2013 Porsche 911 GT3 Cup Car Revealed With First-Ever Paddle Shifters

2013 Porsche 911 GT3 Cup Car Revealed With First-Ever Paddle Shifters

Porsche has unveiled its 2013 911 GT3 Cup race car, powered by a 3.8-liter, flat-six engine with 460 hp, which is 10-hp more than its predecessor.

It’s widely considered that the Porsche 911 GT3 Cup is the most successful race car in the world, with 2,395 race cars delivered since 1998. The vehicle unveiled by the German automaker gives a preview of the future production 911 GT3 model and is the first race car based on the seventh-generation 911 sports car.

SEE ALSO: 2013 Porsche 911 GT3 Cup Race Car Teased in Video

The new 911 GT3 will only be seen competing in the Porsche Mobil 1 Supercup next season, as racers in other series will continue campaign the current model before switching to the new car in 2014. The 3.8-liter powerplant is mated to a six-speed, dog-type gearbox that’s been developed by Porsche Motorsport and is operated with shift paddles found on the steering wheel. This marks the first time a Porsche-branded trophy race car will feature paddle shifters.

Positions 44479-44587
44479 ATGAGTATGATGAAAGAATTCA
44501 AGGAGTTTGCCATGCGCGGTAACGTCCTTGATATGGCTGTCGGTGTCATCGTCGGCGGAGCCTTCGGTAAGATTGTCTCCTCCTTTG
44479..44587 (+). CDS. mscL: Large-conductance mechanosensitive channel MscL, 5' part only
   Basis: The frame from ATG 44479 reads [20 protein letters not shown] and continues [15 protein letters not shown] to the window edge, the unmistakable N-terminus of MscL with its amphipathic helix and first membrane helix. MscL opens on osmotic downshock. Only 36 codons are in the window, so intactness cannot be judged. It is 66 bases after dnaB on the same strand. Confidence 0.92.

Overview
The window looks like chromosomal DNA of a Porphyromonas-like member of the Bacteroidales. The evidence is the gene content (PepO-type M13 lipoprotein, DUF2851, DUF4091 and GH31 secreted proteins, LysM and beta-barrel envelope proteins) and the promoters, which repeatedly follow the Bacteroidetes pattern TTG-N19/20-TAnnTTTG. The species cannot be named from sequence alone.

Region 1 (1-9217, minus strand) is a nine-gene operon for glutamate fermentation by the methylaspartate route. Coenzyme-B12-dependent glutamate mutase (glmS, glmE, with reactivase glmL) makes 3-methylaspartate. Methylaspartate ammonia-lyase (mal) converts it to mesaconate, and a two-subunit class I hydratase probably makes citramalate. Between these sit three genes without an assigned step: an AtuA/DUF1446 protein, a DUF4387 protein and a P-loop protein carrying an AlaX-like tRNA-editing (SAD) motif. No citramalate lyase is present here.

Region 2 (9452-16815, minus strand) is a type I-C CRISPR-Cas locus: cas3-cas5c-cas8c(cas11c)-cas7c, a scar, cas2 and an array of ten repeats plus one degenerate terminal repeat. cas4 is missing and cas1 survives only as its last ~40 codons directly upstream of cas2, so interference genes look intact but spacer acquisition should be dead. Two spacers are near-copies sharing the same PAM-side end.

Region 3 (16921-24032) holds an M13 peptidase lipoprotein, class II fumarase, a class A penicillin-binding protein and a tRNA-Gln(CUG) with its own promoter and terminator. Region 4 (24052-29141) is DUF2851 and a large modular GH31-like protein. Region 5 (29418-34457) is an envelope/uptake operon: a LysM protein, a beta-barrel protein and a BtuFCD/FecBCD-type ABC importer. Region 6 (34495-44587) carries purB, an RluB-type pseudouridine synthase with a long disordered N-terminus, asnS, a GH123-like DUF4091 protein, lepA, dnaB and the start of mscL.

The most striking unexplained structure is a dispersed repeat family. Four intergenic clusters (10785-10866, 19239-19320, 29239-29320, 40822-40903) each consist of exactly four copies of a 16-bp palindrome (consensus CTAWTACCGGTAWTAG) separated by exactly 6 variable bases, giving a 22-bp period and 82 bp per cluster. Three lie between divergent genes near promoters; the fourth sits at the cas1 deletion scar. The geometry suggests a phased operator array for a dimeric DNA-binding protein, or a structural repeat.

Newly designed, center-locking wheels adorn each corner of the 991 while the Michelin race slicks have been widened by 2 cm to 27 cm in the front, and 10 cm in the rear to a total of 31 cm. Other upgrades include a newly developed race braking system, new safety cage, new race seat, and a rescue hatch in the roof.

“The new 911 GT3 Cup is much easier to drive at the limit,” says Porsche works driver Timo Bernhard, who was significantly involved in the development of the new vehicle. “The car is excellently balanced. The new axle geometry is enormously positive for the handling. In addition, the new Cup 911 is great fun to drive.”

GALLERY: 2013 Porsche 911 GT3 Cup Car


  • FordV8Supercar

    Paddle shifters!? See this is what’s so wrong with motorsport these days, they’re making it so easy for the drivers to do their job that winning comes down to how well the race engineers do their job. I would bet that in the near future, race engineers will have just as much attention and status as the drivers themselves, if not already.